Tips on How Student Loan Forgiveness and Refinancing Works
With a federal student loan moratorium scheduled to expire soon and more talk about student loan forgiveness, now is a great time to decide how to proceed if you carry student loan debt.
The weight of any student loan, especially a large one, can feel like a drag, but it doesn’t have to end that way. There are ways to reduce your loan term, lower your interest, or lower your monthly payment. You might even eliminate all or part of your student loan. However, knowing the difference between student loan forgiveness and refinancing is vital before beginning.
What is Student Loan Forgiveness
Student loan forgiveness releases you from some or all of the responsibility for your student loans, placing the burden on the government. However, not all student loans qualify for forgiveness, and the government will not fully forgive all loan types. Student loan forgiveness applies only to federal direct student loans.
There are many types of student loan forgiveness, including the following:
- Forgiveness for public service employees, teachers, and students whose schools closed during enrollment
- Perkins loan cancellation
- Total and permanent disability discharge
- Discharge due to death of the borrower or student
Tax Implications for Forgiven Loans
If you receive forgiveness for your student loans, you might still have to pay taxes on them, but this depends on the type of student loan cancellation you received.
If you received loan forgiveness as a public service employee or you’re a teacher at a low-income school, for example, these loan cancellations are not taxable income. However, the IRS considers many other types of loan cancellations as taxable income. These include student loan discharges due to death or disability, a closed school, or if your school falsely certified your lending eligibility.
What is Student Loan Refinancing
Unlike student loan forgiveness, you’ll keep all of your loan amount with refinancing. However, sometimes student loan refinancing makes more sense, especially if you don’t qualify for loan forgiveness. Other reasons to refinance your loan include the following:
- You want a shorter term to pay off your student loan sooner.
- You want a lower monthly payment.
- You want to pay less interest.
- You’re consolidating several loans into one new loan.
- You want to switch to a different lender with better service.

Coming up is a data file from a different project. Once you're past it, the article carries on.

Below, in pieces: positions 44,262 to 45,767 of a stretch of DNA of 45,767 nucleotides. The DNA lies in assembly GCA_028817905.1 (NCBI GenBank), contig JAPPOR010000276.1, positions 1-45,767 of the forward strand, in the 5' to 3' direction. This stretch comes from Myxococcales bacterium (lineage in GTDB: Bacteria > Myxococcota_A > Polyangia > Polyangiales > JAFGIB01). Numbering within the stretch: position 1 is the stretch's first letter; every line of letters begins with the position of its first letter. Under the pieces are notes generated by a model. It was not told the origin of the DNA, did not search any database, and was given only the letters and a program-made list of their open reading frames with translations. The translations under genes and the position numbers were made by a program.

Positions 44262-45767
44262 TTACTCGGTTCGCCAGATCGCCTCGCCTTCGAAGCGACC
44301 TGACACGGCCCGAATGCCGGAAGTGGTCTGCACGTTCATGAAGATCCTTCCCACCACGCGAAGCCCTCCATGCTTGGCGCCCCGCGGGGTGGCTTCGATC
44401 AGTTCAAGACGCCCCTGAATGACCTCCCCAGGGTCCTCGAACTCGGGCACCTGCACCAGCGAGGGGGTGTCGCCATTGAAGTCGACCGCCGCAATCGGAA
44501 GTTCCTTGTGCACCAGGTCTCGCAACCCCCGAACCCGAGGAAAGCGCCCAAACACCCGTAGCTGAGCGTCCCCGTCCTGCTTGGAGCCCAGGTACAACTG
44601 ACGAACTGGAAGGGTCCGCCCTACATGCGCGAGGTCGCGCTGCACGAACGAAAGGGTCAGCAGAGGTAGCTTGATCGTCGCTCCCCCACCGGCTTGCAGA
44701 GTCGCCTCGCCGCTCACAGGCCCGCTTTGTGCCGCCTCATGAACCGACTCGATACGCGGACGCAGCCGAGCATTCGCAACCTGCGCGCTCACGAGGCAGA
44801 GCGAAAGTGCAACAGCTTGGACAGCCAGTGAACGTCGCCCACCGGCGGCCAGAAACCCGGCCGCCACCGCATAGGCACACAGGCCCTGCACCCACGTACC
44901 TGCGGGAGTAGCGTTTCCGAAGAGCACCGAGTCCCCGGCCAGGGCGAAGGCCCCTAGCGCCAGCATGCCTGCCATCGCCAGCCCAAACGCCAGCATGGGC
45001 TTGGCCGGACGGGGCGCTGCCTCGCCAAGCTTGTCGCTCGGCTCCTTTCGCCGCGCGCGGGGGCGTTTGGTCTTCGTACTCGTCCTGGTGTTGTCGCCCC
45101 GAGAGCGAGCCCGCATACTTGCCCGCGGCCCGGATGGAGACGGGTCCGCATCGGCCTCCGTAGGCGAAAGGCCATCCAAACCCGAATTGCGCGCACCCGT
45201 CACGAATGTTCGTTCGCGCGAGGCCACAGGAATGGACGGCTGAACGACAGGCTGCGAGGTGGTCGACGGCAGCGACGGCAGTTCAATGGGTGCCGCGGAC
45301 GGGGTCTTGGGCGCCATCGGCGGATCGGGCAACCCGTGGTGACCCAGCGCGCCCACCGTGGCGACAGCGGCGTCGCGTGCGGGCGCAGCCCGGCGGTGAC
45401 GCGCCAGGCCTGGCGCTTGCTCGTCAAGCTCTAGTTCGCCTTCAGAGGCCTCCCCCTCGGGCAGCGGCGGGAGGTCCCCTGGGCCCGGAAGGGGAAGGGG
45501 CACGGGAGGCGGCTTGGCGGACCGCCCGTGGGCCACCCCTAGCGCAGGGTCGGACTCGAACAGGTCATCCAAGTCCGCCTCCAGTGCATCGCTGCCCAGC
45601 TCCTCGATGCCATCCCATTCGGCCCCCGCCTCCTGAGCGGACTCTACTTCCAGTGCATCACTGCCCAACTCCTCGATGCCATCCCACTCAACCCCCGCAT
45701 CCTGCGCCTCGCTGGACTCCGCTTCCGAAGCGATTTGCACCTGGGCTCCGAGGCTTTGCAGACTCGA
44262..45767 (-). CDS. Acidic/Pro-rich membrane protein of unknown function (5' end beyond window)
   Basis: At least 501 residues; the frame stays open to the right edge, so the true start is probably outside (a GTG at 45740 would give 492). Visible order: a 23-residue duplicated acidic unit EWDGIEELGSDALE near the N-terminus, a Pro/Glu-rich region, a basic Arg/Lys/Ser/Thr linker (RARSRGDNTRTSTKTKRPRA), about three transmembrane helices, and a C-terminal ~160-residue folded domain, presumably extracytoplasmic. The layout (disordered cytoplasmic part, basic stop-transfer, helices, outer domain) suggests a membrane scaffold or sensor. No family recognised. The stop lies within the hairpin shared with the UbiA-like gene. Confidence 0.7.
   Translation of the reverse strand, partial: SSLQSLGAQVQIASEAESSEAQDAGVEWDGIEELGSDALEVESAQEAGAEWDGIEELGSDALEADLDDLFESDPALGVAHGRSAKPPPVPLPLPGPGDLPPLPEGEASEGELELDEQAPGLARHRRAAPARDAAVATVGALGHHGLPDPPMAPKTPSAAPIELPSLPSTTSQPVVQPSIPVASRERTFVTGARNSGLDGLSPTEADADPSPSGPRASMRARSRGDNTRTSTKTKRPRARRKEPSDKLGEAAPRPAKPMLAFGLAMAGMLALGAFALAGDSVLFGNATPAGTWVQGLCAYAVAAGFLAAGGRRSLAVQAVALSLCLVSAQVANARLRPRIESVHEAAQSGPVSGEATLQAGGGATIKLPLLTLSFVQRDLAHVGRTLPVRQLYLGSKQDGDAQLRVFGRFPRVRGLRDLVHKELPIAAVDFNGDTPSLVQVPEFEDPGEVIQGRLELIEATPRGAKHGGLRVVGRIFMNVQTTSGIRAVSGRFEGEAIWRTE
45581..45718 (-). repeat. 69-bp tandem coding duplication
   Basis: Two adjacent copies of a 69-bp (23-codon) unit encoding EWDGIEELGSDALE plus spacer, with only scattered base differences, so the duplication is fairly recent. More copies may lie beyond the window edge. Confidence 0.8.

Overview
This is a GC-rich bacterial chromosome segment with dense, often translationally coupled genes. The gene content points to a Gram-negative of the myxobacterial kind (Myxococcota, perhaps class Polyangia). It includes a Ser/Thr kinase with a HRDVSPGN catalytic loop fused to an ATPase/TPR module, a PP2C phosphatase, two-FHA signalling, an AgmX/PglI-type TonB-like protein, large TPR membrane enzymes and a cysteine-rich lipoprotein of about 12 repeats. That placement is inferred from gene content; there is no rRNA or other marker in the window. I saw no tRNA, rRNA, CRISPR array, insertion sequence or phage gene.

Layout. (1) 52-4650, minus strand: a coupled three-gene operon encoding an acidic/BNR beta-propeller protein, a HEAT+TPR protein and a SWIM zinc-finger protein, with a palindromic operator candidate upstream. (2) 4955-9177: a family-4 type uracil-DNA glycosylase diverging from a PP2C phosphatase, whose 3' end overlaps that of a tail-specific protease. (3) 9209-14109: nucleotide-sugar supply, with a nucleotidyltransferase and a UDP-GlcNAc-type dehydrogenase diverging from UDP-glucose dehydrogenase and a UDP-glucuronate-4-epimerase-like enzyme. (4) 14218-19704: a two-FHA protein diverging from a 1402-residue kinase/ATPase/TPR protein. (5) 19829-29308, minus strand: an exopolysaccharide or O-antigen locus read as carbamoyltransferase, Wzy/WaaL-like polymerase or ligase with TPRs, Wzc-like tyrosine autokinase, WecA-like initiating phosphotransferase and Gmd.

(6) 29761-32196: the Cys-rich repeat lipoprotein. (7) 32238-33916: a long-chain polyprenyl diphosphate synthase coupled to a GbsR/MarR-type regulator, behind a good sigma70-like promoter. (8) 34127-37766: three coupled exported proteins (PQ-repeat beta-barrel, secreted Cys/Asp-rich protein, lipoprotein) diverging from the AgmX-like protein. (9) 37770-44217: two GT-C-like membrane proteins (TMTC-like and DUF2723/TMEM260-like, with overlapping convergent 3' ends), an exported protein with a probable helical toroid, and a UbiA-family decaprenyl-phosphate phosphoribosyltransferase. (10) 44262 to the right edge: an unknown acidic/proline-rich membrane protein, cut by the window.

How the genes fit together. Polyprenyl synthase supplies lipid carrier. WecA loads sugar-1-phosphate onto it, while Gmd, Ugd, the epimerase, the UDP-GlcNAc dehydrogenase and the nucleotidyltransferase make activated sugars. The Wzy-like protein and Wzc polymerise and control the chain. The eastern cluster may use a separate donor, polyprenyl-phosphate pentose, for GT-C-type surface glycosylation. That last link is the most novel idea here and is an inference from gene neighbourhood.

- You’re releasing a co-signer from liability.
- You want to take advantage of a flexible payment plan.
Sometimes refinancing part of your student loans rather than all of them makes sense, such as when you’re participating in an income-driven repayment plan or don’t qualify for a full refinance or consolidation. Even a partial refinance might offer a reprieve in your payment.
Loan Forgiveness and Refinance vs. Forbearance
A forbearance differs from student loan forgiveness and refinancing. You’ll still make payments on your student loan, but a forbearance places you on an income-driven repayment plan. This option might be good if you’re struggling to make your monthly payment. Sometimes a forbearance might give you a $0 monthly payment plan.
The goal behind forbearance is to make your monthly payment more affordable, so you’re still able to make progress during the repayment period. If you haven’t fully paid your loan within 20-25 years, you might qualify for forgiveness for the remaining balance.
Sometimes a forbearance is temporary, but if your financial situation remains unchanged, you can apply for a continuance.
Like with student loan forgiveness, loan servicers cannot guarantee forbearance eligibility and will require you to meet specific criteria. Your loan servicer can provide you with the requirements and application details.
The Final Word
If you have qualifying federal loans, then forgiveness might be a good approach, but this also depends on how much of your loan the government will forgive. Forbearance makes sense for many low-income students struggling to make ends meet. The income-driven repayment option, even if you don’t qualify for the $0 payment, can still offer a reprieve.
Still, many students opted for private lending or have federal loans that don’t qualify for forbearance or forgiveness. If that sounds like you, a refinance might be the best option. Refinancing can lower your monthly payment and give you a better interest rate for your loan. A lower interest rate can translate into saving hundreds to thousands of dollars over the loan term.
There are many ways to reduce your payment and free up more money. However, there is no one-size-fits-all solution. You’ll need to decide for yourself which approach makes more sense. However, you don’t need to make the decision alone. Call us today to discuss your options.